4th Voyage June 25th 1868.  Commenced another to China in the Ajax had a good passage & arrived in Mauritius on the 4th August left again in pursuit of two Chinese Absconding Debtors with a detective. On the 12th day caught the S.S. Quang Tung & put the detective on board who apprehended the delinquents on arrival at Singapore but they were released through some informal nature of warrant & the scoundrels got away with a lot of stolen money 8000 Pounds in Gold, the Mauritius creditors were furious at the action taken by the Singapore authorities & made it a subject with the home Government.  We arrived in Shanghai on the 9th of September 1868 but we met with great trouble before we got away from Shanghai, our poor Ajax sank in the Shanghai river at her moorings & was under water for 24 days destroying a lot of property, the accident occurred through the shaft running out of the stern pipe while under repairs caused by an unusual current running up the River.  After strenuous exertions & spending about £17,000 pounds, we got our good ship afloat again & made all right & returned home again, arriving in London on the 19th February 1869 all well - after discharging homeward cargo steamed round to Liverpool arriving there 2nd March 1869.


Sunday April 11th 1869.  Commenced another voyage to China in the Ajax calling at Cape Town Mauritius Penang Singapore Hong Kong & Shanghai taking the same ports on the way back & after a successful voyage arrived in London 23rd  September 1869.


Thursday 21st October having loaded in London. Started for Tunis Malta & Alexandria had my wife & 3 children, Alick, Annie & Willie.  At Tunis we had an opportunity of going to visit the ruins of Ancient Carthage and the Tomb of St Louis at Malta, we visited St John’s Church & other places worth seeing.  While in Alexandria at the request of Mr Alfred Holt took a passage in a Russian Steamer to Port Said for the purpose of seeing the Suez Canal, it was opened at that time the Inauguration was a fine sight.  I had a conversation with Mr Lessep’s for the information of Mr Holt about the Canal.  I took a passage to Ismailia in a Post Boat & remained one night there, fortunately I found a bed at a small tavern & met an old acquaintance a Swiss Mr Ernst who at one time lodged with Mrs Nicoll in Liverpool.  We saw all the preparations being made at a new Palace of Pasha Ismail for the reception of his grand visitors “Eugenie” Francis Joseph & a lot others to a Ball in honour of Opening the Suez canal.  The whole altogether was a grand sight and worth having seen.  I returned by Rail to Alexandria & sailed for Liverpool & had a rough & prolonged passage called at Queenstown, short of coals.  We got to Liverpool on the 11th December all well.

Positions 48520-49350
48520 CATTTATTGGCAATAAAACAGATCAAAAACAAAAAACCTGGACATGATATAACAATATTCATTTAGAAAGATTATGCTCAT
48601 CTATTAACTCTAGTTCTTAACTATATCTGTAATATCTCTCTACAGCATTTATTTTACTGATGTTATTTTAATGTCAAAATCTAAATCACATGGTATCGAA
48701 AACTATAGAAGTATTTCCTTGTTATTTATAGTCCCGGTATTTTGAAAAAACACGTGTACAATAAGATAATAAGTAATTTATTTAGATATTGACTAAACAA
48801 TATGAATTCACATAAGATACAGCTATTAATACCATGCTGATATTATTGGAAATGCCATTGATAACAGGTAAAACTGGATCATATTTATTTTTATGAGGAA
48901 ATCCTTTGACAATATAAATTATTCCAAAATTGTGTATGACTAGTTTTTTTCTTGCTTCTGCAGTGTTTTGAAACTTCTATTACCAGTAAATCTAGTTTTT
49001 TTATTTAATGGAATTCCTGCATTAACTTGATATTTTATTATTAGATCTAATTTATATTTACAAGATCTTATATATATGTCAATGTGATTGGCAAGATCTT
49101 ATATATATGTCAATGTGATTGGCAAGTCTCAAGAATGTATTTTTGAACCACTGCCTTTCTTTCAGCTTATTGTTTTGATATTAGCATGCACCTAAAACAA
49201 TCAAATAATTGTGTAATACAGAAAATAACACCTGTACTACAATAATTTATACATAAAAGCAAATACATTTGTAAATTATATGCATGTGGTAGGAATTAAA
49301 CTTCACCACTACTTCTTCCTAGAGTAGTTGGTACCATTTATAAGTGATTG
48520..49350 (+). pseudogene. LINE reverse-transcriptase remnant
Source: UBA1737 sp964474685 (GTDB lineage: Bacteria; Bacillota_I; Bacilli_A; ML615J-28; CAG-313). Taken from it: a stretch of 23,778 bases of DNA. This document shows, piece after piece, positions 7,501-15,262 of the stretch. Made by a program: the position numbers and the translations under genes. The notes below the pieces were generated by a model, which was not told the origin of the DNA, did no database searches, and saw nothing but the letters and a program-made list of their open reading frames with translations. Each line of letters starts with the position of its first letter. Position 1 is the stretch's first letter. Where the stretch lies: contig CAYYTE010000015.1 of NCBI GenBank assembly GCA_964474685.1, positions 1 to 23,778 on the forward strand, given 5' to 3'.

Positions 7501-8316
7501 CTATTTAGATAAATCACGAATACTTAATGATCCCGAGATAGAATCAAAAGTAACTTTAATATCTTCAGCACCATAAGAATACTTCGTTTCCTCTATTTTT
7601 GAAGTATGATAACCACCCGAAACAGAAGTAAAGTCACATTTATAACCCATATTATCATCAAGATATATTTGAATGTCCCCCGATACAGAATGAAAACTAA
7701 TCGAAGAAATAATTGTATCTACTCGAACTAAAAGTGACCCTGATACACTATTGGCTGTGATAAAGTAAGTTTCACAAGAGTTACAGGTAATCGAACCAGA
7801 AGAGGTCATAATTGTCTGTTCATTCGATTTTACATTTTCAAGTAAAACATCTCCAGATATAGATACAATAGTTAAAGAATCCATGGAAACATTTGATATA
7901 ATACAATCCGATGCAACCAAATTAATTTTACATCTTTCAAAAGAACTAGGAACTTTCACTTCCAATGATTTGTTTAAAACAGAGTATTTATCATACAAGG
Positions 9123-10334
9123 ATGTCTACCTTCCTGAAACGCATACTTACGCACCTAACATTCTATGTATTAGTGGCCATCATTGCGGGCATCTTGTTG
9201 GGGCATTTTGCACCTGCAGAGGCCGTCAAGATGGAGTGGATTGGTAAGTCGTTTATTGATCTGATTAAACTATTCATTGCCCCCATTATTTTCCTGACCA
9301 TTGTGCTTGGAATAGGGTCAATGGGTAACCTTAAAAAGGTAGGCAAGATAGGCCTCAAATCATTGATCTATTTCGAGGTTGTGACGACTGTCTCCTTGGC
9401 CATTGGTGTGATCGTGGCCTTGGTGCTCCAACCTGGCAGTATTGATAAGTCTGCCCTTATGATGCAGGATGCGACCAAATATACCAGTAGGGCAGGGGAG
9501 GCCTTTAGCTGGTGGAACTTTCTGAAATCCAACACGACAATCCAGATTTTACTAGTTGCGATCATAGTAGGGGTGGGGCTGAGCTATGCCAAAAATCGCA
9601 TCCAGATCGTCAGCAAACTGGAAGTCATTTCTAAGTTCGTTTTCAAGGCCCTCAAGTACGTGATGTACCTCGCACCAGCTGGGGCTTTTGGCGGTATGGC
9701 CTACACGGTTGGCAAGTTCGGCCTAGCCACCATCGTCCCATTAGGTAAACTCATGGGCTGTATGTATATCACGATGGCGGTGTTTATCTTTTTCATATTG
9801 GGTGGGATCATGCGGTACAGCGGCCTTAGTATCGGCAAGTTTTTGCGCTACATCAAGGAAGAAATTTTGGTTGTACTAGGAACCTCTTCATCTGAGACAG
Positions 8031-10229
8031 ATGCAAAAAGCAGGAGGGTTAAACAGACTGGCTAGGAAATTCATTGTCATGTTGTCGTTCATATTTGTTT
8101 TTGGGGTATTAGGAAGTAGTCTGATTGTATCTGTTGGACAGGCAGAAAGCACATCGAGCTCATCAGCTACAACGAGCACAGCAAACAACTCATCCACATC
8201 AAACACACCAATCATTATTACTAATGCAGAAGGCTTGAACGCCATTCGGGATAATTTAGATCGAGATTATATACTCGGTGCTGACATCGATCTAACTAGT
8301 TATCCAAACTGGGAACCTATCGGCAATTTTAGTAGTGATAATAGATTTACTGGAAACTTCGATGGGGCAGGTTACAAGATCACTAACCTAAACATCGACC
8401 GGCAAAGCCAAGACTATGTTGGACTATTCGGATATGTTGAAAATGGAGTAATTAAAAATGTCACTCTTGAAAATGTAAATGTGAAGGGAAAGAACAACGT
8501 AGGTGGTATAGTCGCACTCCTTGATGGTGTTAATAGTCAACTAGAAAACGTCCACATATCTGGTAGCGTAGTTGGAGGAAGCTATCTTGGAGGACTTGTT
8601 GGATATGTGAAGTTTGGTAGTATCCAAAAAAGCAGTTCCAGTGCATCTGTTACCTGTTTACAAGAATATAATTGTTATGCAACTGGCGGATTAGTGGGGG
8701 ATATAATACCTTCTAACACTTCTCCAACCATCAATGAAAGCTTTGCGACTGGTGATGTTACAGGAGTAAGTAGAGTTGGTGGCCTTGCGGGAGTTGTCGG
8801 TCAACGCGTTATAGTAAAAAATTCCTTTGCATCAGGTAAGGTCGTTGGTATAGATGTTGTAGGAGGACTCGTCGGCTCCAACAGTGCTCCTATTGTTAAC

Saturday January 1st 1870.  Started on another voyage to China in the “Ajax”, had a good passage & arrived at Table Bay, Cape Town on the 31st January then on to Mauritius, Penang, Singapore,

Hong Kong & Shanghai.  Shanghai to Amoy & Hong Kong where we loaded a cargo principally Rice for Yokohama Japan & returned to Shanghai.  Loaded for London by the way of the Red Sea & Suez Canal passed through Hong Kong and Singapore, got on all right until about half way up the Red Sea when we broke our Crank Shaft, the weather very hot.  I made a bargain with the Captain of the Steamer Brazillian to tow us up to Suez for £1000, where we arrived in due time towed through the Canal repaired & proceeded for London where we arrived on the 29th   August 1870 having made a fairly good voyage.


Loaded again in London for Malta and Alexandria & started September 24th arrived back in Liverpool November 10th 1870.


Thursday December 8th 1870.  Started on another voyage to China via the Suez canal in the “Ajax” had a rough time after leaving and had a sad misfortune in the loss of my Chief Engineer David James who had been sailing with me about 14 years.  We did not know how or when he went but supposed he must have been washed overboard during the night, his loss cast quite a gloom all over the ship.


We called at Malta for Coal, called at all the usual Ports and returned to London arriving there on the 12th April 1871.


8th Voyage Friday May 19th 1871.  Started on another voyage to China in the “Ajax” had the usual round having some trouble on the way home with the stern post broken.  Got to London

Oct 13th 1871. Afterwards towed to the Tyne to repair Stern Post afterwards steamed to Liverpool had my wife with me on the Voyage.


9th Voyage.  Thursday 11th January 1872.  Started on another voyage to China via Suez canal & the usual Ports on the route and after a fair voyage returned to London, arrived on the 25th May 1872 and steamed round to Liverpool where we arrived 2nd June ending 9th Voyage.


10th Voyage.  Sunday June 30th 1872.  Started on another China Voyage nothing of importance occurred during this Voyage, returned to London 8th November 72 and round to Liverpool 19th  Nov ending 10th Voyage.


11th Voyage   Saturday 4th January 1873.  Commenced another voyage to China had very rough weather as far as Cape St. Vincent.  Afterwards fine, made a fair voyage and returned to London & Liverpool on the 4th June 1873.